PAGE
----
In a 2-year field and laboratory study using seeds of Butia odorata (Barb.Rodr.) Noblick collected from Patos Lagoon, Brazil, Schlindwein et al. (2019) showed that diaspores need cold stratification, followed by warm stratification for germination. Their results suggested that diaspores stored at 10 °C for 3 months followed by exposure to summer temperatures can break dormancy, and any failure of germination in the first summer caused the diaspores to re-enter dormancy and germinate in the second summer, indicating dormancy cycling. This result also suggests that morphological dormancy was broken first or both physiological dormancy and morphological dormancy break occurred together, and the physiological dormancy cycles between dormant and non-dormant state. However, those authors concluded that the seeds have only physiological dormancy. Nevertheless, Baskin and Baskin (2014a) consider that embryo of palm seeds to be underdeveloped and report the common presence of a morphological component to seed dormancy in the Arecaceae family. Whether or not palm seeds also have this morphological component in their dormancy status depends on the criterion used to define germination. If we consider radicle emergence, instead of protrusion of the cotyledonary petiole (common germination mark for palm seeds), as a definition for germination, we should then classify seed dormancy of B. capitata and B. odorata as ‘non-deep morphophysiological’.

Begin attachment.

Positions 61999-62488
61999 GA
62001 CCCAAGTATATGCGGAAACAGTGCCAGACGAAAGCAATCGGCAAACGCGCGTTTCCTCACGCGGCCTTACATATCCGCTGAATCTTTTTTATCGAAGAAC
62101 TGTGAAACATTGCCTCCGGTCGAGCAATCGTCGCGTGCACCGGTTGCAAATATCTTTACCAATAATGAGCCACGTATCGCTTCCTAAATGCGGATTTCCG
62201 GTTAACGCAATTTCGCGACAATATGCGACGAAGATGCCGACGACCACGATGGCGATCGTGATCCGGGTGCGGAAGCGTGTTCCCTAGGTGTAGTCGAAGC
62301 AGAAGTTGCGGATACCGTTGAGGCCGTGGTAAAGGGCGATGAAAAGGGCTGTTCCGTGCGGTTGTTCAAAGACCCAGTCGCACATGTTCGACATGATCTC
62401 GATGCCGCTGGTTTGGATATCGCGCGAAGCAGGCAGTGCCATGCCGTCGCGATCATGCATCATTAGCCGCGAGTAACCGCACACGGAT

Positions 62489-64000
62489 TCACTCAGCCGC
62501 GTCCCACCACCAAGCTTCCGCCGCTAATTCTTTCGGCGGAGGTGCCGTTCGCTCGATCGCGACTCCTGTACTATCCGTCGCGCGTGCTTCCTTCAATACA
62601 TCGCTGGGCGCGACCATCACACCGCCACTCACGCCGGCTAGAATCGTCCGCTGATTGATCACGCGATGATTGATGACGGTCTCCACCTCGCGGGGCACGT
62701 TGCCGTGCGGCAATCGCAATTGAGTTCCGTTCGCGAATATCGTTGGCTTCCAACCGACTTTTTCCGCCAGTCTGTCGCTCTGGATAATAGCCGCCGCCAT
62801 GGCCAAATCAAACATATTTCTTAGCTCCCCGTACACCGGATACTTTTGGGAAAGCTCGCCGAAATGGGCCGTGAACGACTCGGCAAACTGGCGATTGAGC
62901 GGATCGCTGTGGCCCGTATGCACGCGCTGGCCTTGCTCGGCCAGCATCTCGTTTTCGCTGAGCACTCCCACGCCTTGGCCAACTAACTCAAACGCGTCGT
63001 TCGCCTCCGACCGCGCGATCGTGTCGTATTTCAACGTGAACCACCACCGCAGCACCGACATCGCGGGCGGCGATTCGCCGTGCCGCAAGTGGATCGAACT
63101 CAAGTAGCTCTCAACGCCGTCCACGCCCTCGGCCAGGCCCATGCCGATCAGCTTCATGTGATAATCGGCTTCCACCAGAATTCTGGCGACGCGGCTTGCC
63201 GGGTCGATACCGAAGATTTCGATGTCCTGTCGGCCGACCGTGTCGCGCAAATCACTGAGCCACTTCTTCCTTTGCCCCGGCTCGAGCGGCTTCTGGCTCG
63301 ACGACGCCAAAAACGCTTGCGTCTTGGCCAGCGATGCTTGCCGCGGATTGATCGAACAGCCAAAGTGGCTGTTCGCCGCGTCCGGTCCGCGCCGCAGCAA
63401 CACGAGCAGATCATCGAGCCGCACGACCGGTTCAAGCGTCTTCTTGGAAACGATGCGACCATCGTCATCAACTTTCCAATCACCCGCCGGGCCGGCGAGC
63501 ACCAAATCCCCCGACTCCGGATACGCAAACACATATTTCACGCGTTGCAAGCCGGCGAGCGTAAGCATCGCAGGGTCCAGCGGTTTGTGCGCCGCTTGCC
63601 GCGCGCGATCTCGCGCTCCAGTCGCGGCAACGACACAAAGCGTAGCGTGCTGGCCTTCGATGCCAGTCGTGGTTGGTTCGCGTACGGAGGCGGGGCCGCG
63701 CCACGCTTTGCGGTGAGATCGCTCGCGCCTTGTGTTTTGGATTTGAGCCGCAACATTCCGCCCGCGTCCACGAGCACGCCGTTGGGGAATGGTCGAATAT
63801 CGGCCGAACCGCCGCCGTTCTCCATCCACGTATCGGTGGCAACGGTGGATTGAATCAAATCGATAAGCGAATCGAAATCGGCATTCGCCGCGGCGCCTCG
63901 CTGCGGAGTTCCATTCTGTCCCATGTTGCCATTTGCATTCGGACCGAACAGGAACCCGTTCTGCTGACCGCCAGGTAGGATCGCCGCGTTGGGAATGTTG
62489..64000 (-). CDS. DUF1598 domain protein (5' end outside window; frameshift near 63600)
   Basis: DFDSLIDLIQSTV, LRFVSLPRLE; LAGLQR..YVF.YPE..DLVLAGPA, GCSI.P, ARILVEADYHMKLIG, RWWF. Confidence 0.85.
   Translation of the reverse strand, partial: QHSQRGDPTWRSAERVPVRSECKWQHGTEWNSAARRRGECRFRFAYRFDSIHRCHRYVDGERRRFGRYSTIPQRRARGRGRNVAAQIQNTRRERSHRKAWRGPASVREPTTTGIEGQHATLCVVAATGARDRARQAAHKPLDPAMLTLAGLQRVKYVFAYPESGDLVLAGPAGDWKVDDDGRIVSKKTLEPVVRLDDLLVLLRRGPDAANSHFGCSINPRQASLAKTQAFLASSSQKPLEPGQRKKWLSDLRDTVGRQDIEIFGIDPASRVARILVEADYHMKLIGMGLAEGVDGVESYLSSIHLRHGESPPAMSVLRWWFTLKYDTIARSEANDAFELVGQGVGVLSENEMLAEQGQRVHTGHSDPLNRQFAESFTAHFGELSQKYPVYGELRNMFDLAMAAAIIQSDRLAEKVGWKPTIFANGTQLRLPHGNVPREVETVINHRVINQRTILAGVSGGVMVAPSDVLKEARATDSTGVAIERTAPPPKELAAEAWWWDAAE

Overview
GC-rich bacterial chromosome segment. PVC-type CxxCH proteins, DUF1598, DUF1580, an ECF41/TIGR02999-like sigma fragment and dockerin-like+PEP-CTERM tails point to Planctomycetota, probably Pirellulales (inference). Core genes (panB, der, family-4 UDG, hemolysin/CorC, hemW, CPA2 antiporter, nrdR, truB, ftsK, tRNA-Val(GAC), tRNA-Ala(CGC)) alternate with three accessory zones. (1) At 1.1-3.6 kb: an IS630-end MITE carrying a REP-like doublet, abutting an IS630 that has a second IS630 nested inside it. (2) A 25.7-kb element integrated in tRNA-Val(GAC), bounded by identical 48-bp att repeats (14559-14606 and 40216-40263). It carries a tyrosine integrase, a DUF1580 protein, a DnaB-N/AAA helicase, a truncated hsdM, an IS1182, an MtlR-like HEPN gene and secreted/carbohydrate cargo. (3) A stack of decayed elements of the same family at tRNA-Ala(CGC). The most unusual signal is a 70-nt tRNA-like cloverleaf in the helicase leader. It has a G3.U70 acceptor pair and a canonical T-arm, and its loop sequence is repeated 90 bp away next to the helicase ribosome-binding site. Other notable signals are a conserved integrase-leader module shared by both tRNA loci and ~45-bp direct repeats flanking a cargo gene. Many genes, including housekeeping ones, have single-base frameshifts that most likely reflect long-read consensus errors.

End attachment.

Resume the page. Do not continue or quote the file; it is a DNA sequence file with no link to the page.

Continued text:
Without exceptions, the studies listed in Table 1 accept the presence of physiological dormancy in palms regardless of germination type, i.e., remote-tubular, remote-lingular, and adjacent-lingular (Henderson 2006), which was later adopted by Pérez (2009) and Baskin and Baskin (2014a). However, recognizing whether the species have an underdeveloped embryo at the time of dispersal, which develops into a fully grown embryo with physiological dormancy (or lack thereof), would require a different criterion to define ‘seed germination’. This argument that the way we consider germination could determine how we define dormancy is unsound, especially due to a lack of studies on embryo growth prior to germination. Quite simply, if the palm diaspores reported to have physiological dormancy also have an underdeveloped embryo, then those species have morphophysiological dormancy. For example, embryo size of Pritchardia remota Beec. at the time of seed dispersal was an average of 3.9 mm, which increased to an average of 6.2 mm during operculum displacement and then to an average of 10.6 mm during radicle emergence, given that the seeds also have physiological dormancy, thus showing presence of morphophysiological dormancy (Pérez et al. 2008). Hence, regardless of the criteria used for classifying germination in palms, including the incorporation of embryo size into the dormancy classification, is essential. Clearly, there is no shortage of studies displaying underdeveloped embryo visually (Mabberley 2017; Martin 1946; Riffle et al. 2012). However, the depiction of internal structures, particularly of the embryo, is currently unavailable for studies claiming dormancy other than morphological dormancy or morphophysiological dormancy in palms, to make a meaningful conclusion about the dormancy class. Nonetheless, the results reported for B. capitata (see Fig. 1A in Souza Dias et al. 2018) unequivocally illustrate the presence of an underdeveloped embryo.